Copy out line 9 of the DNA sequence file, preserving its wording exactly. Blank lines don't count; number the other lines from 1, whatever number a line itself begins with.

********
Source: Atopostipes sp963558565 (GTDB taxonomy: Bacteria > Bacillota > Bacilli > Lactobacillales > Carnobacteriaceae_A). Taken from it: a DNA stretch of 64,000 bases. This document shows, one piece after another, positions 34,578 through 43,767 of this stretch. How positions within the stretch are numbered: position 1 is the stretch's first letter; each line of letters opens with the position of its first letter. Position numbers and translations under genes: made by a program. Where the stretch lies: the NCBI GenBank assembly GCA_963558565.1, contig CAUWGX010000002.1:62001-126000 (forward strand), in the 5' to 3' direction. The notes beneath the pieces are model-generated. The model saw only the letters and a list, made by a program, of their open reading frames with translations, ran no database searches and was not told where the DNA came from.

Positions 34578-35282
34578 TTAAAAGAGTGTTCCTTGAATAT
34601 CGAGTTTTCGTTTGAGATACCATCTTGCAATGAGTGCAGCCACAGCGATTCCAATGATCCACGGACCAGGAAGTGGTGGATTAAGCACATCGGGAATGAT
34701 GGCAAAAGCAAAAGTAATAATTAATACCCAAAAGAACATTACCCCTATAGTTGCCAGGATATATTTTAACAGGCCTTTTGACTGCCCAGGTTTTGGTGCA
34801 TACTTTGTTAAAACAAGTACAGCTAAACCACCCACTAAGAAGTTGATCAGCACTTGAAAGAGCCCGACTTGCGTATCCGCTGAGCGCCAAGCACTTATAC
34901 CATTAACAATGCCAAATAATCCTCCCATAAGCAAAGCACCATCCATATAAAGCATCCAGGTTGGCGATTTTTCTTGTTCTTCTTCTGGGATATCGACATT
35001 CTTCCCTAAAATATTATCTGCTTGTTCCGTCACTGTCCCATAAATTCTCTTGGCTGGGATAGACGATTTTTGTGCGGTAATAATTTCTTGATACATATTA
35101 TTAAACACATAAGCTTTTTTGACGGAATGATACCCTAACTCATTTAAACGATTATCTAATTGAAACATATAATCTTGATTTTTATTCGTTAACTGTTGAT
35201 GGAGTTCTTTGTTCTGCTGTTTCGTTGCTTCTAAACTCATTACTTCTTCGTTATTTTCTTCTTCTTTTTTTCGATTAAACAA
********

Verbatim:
35101 TTAAACACATAAGCTTTTTTGACGGAATGATACCCTAACTCATTTAAACGATTATCTAATTGAAACATATAATCTTGATTTTTATTCGTTAACTGTTGAT